18 March 2009

Trinity Troubles

It has been a week full of interesting reading. Nothing too major mind you. Just dabbling in the heresy of Arius and a few others.

Arius was amazingly long lived (AD 250 - 336) - 86 years (with no antioxidants or aerobics). Historians pretty much thing he was poisoned by his enemies just before he was readmitted to Christian communion after being previously exiled immediately following Council of Nicaea which, in the Nicene Creed, rejected Arius' vision of the Word as created by God; i.e., Christ did not always coexist in consubstantiation with the Father, rather God created Christ and therefore the two are not the same and the Trinity is not a correct understanding of the Father, Son and Holy Spirit. However, Arius did not deny that Christ's death on the Cross or any other aspect of the Gospels. As Eusebius of Nicomedia puts it "We are persecuted, because we say that the Son has a beginning, but that God is without beginning." So, Arius rejects the Trinity on the grounds that he believed Christ was created by the Father at some point but before time itself. See Corinthians. FYI, Jehovah's Witnesses' have a Arianism kind of thing going on. See also LDS. See also Apostolic and/or United Pentecostals. More below.

But it gets better because there is the Sabellianism approach which predates Arius and Arianism and which postulates that the Father, Son and Holy Spirit are three different aspects of one God rather than three distinct persons; i.e., there ain't no three in one, its just God appearing in three different guises; i.e., it was God "himself" who was crucified when he appeared as Christ. See also Modalism. Then Arianism comes along and we get a monotheistic God who created Christ who died on the Cross. And then along come Trinitarianism that says hey its not one. Its not three. Its both. Its three-in-one; three persons but one being.

To summarize my no doubt less than perfect understanding:

= one god who shows up in three different guises.
Arianism = one god who creates Christ at some point and the Holy Spirit.
Trinitarianism = one god/being made of three consubstantial co-existing co-eternal persons (but not like Sybil).

As I am reading all this I think "well this is interesting history but not really much relevant these days I'm sure" (being the naive newcomer to faith that I am). Then my wife Charlotte sends me a nice positive email message from one t.d. jakes whom I'd never heard of (see, naive). I google the guy and discover he has a 30,000 member mega-church in TX or someplace. And he is defending himself as NOT a follower of Oneness or Apostolic or United Pentecostalism. Which is some variant on a non-trinitarian theology but the distinctions escape me at this point. As recently as 2007 in Christianity Today he wrote a short defense of himself. There are whole blogsites devoted to rooting out just what Mr. Jakes true views of the Godhead might be because apparently it matters a lot. To some people. Because apparently Trinitarian is the one true way though its pretty easy to see how the whole three-in-one might be a little confusing to folks. If you tour Wikipedia on this your head will spin. The three doctrines I have served up seem to have a limitless number of permutations, digressions and champions. All still have adherents to this date. See, Arian Catholic Church.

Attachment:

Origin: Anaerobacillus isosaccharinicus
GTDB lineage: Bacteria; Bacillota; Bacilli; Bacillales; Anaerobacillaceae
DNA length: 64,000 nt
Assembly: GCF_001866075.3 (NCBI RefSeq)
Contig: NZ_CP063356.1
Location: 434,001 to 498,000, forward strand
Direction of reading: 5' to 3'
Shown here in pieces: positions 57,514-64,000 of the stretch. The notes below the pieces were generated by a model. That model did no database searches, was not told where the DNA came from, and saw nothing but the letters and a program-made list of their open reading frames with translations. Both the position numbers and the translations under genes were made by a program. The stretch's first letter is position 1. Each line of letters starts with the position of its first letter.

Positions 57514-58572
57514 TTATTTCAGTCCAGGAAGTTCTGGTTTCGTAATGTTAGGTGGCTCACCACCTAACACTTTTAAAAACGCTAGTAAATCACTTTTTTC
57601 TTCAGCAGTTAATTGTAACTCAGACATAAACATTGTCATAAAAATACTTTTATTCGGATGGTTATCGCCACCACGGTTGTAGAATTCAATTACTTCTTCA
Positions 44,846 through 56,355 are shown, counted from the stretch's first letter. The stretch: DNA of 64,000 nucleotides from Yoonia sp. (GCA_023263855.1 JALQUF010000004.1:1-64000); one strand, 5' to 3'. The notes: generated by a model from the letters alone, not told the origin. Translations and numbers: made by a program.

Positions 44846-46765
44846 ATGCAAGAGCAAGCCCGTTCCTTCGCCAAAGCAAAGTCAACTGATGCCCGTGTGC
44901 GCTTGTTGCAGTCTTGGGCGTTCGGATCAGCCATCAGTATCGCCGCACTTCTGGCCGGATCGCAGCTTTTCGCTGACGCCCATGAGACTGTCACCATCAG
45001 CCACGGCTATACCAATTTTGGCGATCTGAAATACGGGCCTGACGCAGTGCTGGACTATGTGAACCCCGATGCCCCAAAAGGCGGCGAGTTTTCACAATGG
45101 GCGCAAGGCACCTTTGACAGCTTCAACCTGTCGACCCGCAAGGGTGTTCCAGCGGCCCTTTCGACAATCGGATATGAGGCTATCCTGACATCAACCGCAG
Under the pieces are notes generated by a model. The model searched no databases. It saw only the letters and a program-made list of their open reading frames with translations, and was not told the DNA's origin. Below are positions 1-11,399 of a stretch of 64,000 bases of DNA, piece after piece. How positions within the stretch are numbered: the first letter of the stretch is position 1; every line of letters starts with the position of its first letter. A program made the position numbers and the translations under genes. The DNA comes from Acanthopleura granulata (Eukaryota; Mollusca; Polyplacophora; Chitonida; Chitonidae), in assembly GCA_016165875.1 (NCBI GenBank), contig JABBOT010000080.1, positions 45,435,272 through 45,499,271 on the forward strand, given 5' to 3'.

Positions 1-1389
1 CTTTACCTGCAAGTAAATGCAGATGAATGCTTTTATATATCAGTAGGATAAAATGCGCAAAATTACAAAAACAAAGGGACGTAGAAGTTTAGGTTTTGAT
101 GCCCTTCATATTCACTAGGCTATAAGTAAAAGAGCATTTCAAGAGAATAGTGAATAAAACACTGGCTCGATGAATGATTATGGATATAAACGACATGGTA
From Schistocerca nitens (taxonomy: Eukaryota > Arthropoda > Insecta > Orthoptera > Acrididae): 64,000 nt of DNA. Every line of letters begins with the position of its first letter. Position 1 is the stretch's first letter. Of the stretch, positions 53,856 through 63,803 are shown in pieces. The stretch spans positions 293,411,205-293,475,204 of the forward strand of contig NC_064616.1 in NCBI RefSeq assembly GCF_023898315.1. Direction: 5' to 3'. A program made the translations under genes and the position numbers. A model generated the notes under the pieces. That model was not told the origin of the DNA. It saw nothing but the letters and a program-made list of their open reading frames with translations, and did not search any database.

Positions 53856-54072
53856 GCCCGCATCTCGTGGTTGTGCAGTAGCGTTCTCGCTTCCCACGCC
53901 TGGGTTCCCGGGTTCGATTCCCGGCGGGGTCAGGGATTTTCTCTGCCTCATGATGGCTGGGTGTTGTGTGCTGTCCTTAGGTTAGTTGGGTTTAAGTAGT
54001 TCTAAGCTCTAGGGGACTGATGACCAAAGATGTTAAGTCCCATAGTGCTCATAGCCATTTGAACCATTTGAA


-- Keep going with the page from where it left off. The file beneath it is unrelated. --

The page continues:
What's my point?

For some reason Christians (and I'm using that term broadly here) seem almost pre-ordained to figure out ways to disagree on subtleties and ignore the bigger picture. It also makes me realize that theology is important not because it can necessarily root out the truth but because it can make it clear that the truth is not clear at all under the microscope. Sort of like quantum mechanics. Yes, to the unaided eye the universe is a Newtonian paradise of order but get a particle accelerator and a dry erase board with a bunch of physicists, quantum mechanic types, a string theorist or two, and suddenly the details are hard to pin down down at the quantum level.

Ditto for the Trinity.

Perhaps that is as it should be. The universe is mysterious and unpredictable at its most fundamental level. The Trinity seems equally (and thankfully) mysterious to me. Between the three approaches, I'm going with Trinitarianism. Not because its commonly accepted and the others are heresies (believe me heresy is an attraction to me) but rather because it's so contrary to what I can considered to be a rational. The two nontrinitarian approaches kind of make rational sense. But three-in-one? Really? How can three be one? What is the sound of one hand clapping? The Trinity - yet another christian koan.

To me the more mysterious "solution" works better for me - even if it does look (on the surface!) like Constantine threw Sabellianism and Arianism in a blender with some ice and created Trinitarianism as a compromise political cocktail.


PS: I ordered the book Arius: Heresy and Tradition so no doubt there will be more posts about this topic that will merely appear more learned.

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